tiny answer Tuesday — 7 short answers to 7 short questions

It’s tiny answer Tuesday — seven short answers to seven short questions. Here we go…

1. I was interviewing for a job when suddenly they started talking about an internship instead

I am going in for a third (and final) interview for a customer service position at a large corporation and have several years of experience in the field. This position would have significantly better benefits and pay as outlined in my initial interview (and posted position). I just received an email stating that my third interview is for a customer service “intern.” I never applied for this, never discussed it, and frankly have no interest. As an intern there are no benefits, and the pay is 40% less than discussed. What are my options, and how are they getting away with this assumption that intern is an acceptable level for someone more qualified?

Well, they’re not “getting away” with anything (it takes two to interview and put someone in a job, you know; it’s not something they can “do to you”), but more importantly, you haven’t spoken up about it! For all you know, it could be a mistake or miscommunication — why didn’t you immediately write back and say, “Your email says that this is for an internship, rather than the staff position we’ve been discussing. Can you please clarify?” If they respond that they think you’d be a better candidate for the internship, then you can let them know that that’s not a path you’re interested in.

2. Asking for an informational interview with a related office

I’m a new paralegal with ABA certification and I’m interning at the county trial court (mostly doing administrative work for a judge’s court clerk). I’m wondering about the best way to request an informational interview with the prosecutor’s office (in the same building) and the public defender’s office (down the street). I’d like to introduce myself and get my resume into the hands of the hiring managers.

It’s a plus that I’m interning because I see assistant prosecutors and public defenders daily in court, and a referral from a judge would go a long way. But I’m not sure about the initial contact with these offices. Should I call, email, mail, or walk my resume in? I do have a contact who works at the prosecutor’s office, but she is in a very junior position and extremely flaky (to be generous). Not sure whether it’s even a plus to mention a connection to her.

Email. Always, always email unless your contact there specifically instructs you to do otherwise. Email allows them to respond when it’s convenient for them (unlike calling or showing up in person), and it allows them to review your materials before doing so.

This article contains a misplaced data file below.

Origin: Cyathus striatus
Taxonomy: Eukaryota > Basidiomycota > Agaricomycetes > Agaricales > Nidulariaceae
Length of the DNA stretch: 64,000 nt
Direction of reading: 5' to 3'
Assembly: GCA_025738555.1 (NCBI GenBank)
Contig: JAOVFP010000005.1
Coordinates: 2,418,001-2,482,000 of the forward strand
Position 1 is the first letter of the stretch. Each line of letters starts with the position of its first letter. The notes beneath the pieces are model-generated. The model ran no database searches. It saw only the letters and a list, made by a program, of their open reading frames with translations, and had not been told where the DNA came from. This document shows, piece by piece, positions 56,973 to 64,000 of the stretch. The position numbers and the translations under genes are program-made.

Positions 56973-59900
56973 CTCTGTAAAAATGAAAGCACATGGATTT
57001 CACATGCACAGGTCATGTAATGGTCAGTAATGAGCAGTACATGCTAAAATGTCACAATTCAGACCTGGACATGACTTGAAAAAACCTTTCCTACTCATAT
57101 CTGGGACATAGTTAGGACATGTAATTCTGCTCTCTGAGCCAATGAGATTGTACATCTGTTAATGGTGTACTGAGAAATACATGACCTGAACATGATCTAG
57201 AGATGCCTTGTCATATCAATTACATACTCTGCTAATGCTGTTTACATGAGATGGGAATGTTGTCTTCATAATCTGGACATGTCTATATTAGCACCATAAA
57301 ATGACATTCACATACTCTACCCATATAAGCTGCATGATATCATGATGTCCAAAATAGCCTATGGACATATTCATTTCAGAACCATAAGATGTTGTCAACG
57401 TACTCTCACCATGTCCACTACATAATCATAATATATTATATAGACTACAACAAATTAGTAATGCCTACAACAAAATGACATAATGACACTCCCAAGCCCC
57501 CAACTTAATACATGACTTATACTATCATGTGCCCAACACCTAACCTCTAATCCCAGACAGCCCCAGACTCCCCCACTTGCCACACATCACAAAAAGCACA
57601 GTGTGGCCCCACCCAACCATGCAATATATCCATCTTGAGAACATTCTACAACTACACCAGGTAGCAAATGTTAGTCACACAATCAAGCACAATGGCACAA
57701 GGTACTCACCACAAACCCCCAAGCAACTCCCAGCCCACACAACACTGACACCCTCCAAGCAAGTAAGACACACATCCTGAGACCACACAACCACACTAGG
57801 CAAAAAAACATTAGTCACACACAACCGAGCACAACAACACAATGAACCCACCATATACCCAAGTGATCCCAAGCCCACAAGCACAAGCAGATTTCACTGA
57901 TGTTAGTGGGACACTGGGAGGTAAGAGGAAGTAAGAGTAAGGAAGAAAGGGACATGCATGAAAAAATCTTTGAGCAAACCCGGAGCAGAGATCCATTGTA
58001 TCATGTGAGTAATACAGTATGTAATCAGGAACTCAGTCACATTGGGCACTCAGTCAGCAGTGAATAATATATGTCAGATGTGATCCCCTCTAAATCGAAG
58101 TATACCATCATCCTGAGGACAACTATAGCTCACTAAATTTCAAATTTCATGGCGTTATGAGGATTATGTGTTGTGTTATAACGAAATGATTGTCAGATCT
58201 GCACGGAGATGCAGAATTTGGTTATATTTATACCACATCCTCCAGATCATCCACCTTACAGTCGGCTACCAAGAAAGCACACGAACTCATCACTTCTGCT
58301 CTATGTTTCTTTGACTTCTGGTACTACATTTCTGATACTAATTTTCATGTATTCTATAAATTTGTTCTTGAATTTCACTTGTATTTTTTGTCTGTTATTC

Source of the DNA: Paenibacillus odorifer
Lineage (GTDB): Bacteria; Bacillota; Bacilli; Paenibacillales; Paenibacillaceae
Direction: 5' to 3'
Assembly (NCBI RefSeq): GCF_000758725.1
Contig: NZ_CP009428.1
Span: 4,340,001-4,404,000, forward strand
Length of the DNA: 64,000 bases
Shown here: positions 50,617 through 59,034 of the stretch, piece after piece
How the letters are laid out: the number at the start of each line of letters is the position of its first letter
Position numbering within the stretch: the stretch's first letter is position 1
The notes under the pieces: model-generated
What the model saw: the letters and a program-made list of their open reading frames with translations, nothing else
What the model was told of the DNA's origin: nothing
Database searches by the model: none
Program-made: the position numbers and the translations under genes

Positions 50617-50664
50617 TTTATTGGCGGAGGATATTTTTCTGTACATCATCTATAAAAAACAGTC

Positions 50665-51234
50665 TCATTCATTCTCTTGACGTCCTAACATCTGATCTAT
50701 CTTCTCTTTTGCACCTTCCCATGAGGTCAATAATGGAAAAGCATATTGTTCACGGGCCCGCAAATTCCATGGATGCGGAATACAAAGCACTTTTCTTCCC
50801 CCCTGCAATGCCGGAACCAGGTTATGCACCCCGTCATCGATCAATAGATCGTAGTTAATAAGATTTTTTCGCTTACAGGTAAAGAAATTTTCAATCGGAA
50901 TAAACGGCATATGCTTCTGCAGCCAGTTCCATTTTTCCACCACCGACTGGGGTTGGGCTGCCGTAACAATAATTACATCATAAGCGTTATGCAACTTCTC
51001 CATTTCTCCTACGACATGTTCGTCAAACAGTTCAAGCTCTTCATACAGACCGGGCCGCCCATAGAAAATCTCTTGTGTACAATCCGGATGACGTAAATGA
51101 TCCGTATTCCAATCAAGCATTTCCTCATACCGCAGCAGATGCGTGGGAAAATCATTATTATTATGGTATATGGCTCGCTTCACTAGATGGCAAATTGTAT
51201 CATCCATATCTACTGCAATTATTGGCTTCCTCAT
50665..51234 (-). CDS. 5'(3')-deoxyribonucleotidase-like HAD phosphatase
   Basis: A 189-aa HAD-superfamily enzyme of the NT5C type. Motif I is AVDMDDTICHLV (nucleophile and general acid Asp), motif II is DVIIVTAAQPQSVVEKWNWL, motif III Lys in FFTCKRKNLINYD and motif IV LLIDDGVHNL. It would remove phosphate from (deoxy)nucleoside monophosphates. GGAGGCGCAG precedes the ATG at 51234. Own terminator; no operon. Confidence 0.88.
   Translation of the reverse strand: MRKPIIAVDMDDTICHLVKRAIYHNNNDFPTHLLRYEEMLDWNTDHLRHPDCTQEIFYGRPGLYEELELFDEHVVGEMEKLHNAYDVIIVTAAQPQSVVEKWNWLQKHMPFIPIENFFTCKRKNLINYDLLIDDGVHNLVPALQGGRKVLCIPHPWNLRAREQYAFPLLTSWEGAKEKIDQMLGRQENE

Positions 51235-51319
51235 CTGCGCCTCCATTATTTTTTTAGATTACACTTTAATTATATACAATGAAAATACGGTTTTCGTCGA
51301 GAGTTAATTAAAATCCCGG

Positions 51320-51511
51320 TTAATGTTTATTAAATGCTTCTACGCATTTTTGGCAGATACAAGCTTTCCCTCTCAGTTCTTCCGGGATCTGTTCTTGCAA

However, are you sure what you want is an informational interview? Those are not to get jobs; those are to learn about a field. If you ask for one and it turns out you’re hoping they’ll think about hiring you, they’ll (a) not agree to the meeting if they figure it out beforehand, or (b) be really irritated if they figure it out afterwards. If what you want is a job interview, that’s what you need to say.

3. Did my company secretly have this recruiter call me?

I work for a large corporation and was recently told by my manager that I could be promoted this year pending the HR process. About four weeks after that conversation, I got a call from a recruiter saying they saw my profile on Linkedin and had a position I might be interested in.

My company is experiencing a lot of turnover lately. Is it possible HR had this recruiter call me? This recruiter was working very hard to pull information out of me and I got nervous and when that person asked for me to send a resume, I said I would (even though I had no intentions of doing so; I just wanted to end the call). Instead I sent the recruiter an email later that night saying I am happy with my current employer and am not interested in another job.

I mean, it’s possible that HR had a recruiter call you, but it’s very, very unlikely. Close to paranoid levels of unlikely. That’s not how these things normally work. And when a recruiter calls, they normally do try to pull a lot of information out of you, so that isn’t a signal of anything nefarious.

4. Can my resume be as short as half a page?

I’m an average college student. I’ve had a couple internships, and am active in few campus organizations. I strive to keep my resume concise and objective, which makes it roughly half of a page. Is there anything wrong with that? I’m not sure. My college’s career center said yes, and constructed a version that “solved” the problem by being verbose. They also had me include work experience from high school. Perhaps having a half ‘o’ page resumé is an issue, but there’s a better way to fix it.